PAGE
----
level, than there is no problem.
The tube into the bottom of the pot is used to syphon out the
spent wash. I advise to use not a too small diameter for that tube.
Than some particals in the wash won't be a problem to get through.
The tub of glycerine that it sits in - is that open at the top, or does
it seal off against the pot ?
Now it is still open because the cooking-pot is made of cast iron.
I am making a beter version now by using an other half copper boiler instead
of the cooking-pot. It wil be soldered with an expansion tube. Than it is
possible to use water instead of the glycerine too. By using a pressure
relief valve the boiling-point of the water will decrease. This system is
mostly used nowadays by all the german stills. By the way: you can buy these
profesional home stills in germany for about NZD 10.000,--. That is a lot of
money, quite a lot of farmers in germany and austria have them for stilling
Column with Plates:|
Each "block" = 5mm. So the diameter of the column is about 100mm.
Each level has 3 standard caps of 35mm diameter intern. The cap height
intern is 26 mm. I find out myself that that the LEVEL of the overflow pipe (one next to 3
caps) is very important.
An engineer of Jacob Carl in Stuttgart (making profesional still equipment)
adviced me to make the level of these overflow pipes variable.
The U-tube on the bottom stage is necesary to force the
alcohol vapour to go up only through the "gas" pipes under the caps.
In the U-tube is always alcohol liquid, so that no vapour can go up here;
only liquid getting down.
Alambic: (for aromatic distillates)|
The cooling coil in the drum has 10 cycles of about 0.26m makes: 8,2 m.
I got plenty of 12 mm copper pipe and it is good to have some extra for the
safety. It is fixed in a 50 L wine cask.
||HuckMubb comments :|
Running the dual tubes instead of one single 1/4" OD
copper tubing increased output
to 900ML per hour.. This still is very small and not a high volume
design but it can be built easily by anyone and is a great homeade
example for a beginner not having the means to heat a larger still...
|Phil's Still (email : firstname.lastname@example.org )
5 L boiler|
1.4 m fractioning column packed with SS scrubers utilizing the cage system as
shown with scrubbers installed. This allows the easy removal from column.
then headspace of @ 250 mm with reflux cooling coil with water flowing down
the coil then exiting via vertical center pipe. This allows a progressive
cooling up the column rather than introduce cold water 250mm down and have to heat it
out of order. The fractioning column splits apart. I have the
column of 1.4m odd of 50mm ID pipe rising from the boiler, this contains the
SS Scrubers, then the top section just slids over this using a length of
54mm ID pipe has 50mm ID soldered to it at the top.
Where the 50mm meet inside the 54mm i have carefully lapped the two together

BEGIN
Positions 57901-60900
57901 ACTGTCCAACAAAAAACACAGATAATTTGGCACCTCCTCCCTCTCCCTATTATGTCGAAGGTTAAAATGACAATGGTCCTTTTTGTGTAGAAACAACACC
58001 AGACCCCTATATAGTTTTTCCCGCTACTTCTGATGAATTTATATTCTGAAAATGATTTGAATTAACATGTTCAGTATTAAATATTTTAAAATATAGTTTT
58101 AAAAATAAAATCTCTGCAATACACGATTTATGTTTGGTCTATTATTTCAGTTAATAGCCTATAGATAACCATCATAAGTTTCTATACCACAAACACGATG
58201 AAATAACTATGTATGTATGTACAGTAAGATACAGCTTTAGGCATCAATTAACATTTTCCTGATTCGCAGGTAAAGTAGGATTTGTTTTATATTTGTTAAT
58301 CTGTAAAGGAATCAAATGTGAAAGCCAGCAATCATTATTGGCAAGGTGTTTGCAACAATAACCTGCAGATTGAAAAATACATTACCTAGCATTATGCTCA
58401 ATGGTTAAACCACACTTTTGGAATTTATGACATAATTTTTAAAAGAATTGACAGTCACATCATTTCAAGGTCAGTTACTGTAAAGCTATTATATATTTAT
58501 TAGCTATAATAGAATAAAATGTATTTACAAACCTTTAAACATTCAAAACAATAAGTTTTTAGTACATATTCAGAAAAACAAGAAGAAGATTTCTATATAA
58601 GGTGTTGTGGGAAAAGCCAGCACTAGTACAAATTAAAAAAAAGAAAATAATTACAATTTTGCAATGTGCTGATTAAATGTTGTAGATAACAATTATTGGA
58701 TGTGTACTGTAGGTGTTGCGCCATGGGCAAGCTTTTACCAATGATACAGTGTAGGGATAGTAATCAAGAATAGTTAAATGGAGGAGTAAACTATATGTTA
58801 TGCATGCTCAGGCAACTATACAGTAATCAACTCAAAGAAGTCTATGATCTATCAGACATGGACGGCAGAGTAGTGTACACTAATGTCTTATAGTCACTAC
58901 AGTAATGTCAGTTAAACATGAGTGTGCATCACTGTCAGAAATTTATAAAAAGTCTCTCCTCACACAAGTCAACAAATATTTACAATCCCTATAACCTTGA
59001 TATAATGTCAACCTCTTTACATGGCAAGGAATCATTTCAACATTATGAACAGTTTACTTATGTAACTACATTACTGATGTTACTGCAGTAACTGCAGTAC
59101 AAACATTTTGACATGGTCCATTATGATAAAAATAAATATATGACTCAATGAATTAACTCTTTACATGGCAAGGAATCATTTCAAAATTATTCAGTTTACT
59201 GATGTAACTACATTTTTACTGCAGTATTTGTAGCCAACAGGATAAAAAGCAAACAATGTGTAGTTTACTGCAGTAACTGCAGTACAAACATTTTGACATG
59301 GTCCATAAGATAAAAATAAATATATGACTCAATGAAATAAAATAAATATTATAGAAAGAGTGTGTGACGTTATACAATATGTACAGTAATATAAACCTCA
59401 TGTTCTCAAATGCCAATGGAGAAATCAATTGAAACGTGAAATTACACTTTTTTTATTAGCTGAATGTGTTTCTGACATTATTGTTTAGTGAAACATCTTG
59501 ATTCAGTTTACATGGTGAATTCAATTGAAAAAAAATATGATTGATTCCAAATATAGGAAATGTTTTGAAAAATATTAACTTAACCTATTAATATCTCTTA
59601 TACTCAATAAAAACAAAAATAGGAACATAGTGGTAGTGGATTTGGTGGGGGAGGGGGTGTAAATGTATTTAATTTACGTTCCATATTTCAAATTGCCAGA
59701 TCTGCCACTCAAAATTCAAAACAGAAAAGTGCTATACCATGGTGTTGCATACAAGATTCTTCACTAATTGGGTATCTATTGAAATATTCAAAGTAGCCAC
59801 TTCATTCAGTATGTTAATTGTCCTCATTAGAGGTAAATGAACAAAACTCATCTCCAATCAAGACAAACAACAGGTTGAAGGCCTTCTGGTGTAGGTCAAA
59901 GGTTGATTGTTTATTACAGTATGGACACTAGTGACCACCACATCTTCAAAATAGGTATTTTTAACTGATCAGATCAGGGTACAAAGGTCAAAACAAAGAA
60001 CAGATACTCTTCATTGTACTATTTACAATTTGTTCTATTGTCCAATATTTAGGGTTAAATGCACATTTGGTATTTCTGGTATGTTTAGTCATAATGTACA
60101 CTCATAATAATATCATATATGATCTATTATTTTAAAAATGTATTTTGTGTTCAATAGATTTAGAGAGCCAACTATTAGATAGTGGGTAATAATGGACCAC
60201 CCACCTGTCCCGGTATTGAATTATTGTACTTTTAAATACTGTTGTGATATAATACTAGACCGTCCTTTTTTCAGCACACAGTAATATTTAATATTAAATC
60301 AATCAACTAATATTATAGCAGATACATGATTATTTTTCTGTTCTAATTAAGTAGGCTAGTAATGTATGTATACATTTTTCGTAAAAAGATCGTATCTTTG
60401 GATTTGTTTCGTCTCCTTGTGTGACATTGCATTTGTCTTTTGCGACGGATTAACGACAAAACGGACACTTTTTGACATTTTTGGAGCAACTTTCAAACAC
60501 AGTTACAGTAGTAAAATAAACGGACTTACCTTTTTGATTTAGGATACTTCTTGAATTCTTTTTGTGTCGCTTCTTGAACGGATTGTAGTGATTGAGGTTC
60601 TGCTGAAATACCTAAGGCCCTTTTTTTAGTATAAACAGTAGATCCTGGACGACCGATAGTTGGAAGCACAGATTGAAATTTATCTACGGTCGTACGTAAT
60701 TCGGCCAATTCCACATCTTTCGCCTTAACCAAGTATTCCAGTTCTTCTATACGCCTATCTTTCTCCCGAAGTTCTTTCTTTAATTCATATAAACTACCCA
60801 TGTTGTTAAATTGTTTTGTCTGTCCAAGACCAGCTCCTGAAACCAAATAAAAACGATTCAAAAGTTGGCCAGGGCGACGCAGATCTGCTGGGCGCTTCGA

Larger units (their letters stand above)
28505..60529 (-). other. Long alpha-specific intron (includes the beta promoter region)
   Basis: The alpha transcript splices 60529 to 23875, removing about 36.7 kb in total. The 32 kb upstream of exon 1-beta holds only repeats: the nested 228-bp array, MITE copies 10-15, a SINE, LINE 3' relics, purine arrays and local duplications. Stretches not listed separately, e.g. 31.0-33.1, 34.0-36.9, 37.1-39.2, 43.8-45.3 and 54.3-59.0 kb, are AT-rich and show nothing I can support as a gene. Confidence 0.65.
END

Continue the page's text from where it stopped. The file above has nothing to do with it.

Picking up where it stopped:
to ensure a near gas proof joint with neither solder or thread required. Then
to make it fully gas tight the outside slip joint has teflon tape wound
around the 50mm pipe at the point the 54 slides to. This has proved simply
The cooling coil is blocked of at the top by a plate forcing all vapor to
pass over the coil at some point
The digital temp gauge as you can see is inserted to measure the vapor temp as
it rolls over to head towards the condensor.
The condensor is a shotgun type with 12 6mm pipes
inside a 38mm jacket. It is 635mm long internal cooling length @ 8m cooling
length and a HUGE surface area
After a couple of small cleaning runs and a test with some plum wine a real
run was done. 95% was achieved without any problem.
Flow to the reflux coil can be adjusted independent of the shotgun
condensor. A few more runs has yeiled the following..
I run total reflux for @ 30-40 minutes or until the vapor temp stabilises
about 40C. I then slowly back off the reflux water and raise the vapor temp
till i get 77c reading on the DT (digital temp) (it reads 1.4 low) over
about 10 minutes.
I take WHATEVER the reflux ratio is and smile and patiently collect the end
product in 250-300ml batches. (empty and sterilised barcadi breezer bottles)
Late in the run i will increase reflux once only to hold the temp reading
Once the vapor temp rise 1C I stop collecting the main cut. collect some
tails till 85C then stop.
Total water usage is less than 20 litres/hour and with some better valves for
water control this should drop to about 12 l/hour.
This is due to the reflux condensor not even getting warm past the top T
piece. Just can't get fine enough control at this time.
Urn has three heat setting high (2000W) med and low. Use high to heat up wash
and Med to keep a rolling boil
|Ted's Still at
||This still is built from materials from the local hardware store.
All of the plumbing is standard copper plumbing pieces. The kettle is a 5 gallon
canning kettle. The top is held on with spring clips, and flour paste provides
a good seal. The still can be disassembled easily for cleaning. The column
is a 1 inch copper pipe filled with copper pot scrubbers. Above this is a
short reflux condenser. The only tools needed to build this were a propane
torch, pipe cutter, screw driver, and dremel tool with a grinding bit.|
From an 8% wash, I get 94+% at 600ml/hour. It will run like that until
the alcohol is nearly gone from the wash and then the flow drops off and the
temperature starts to rise. At this point I kill the reflux and collect tails to 96 C.
Here you can see the reflux condenser jacket which is made out of a 1" T.
There is a small plastic tube inside the one that you can see, that goes over
to a point in the main condenser. So, even though it looks like the there
is only one port for cooling water there is actually a flow through it.
Purity : 95 %
|The Ultra Pure Still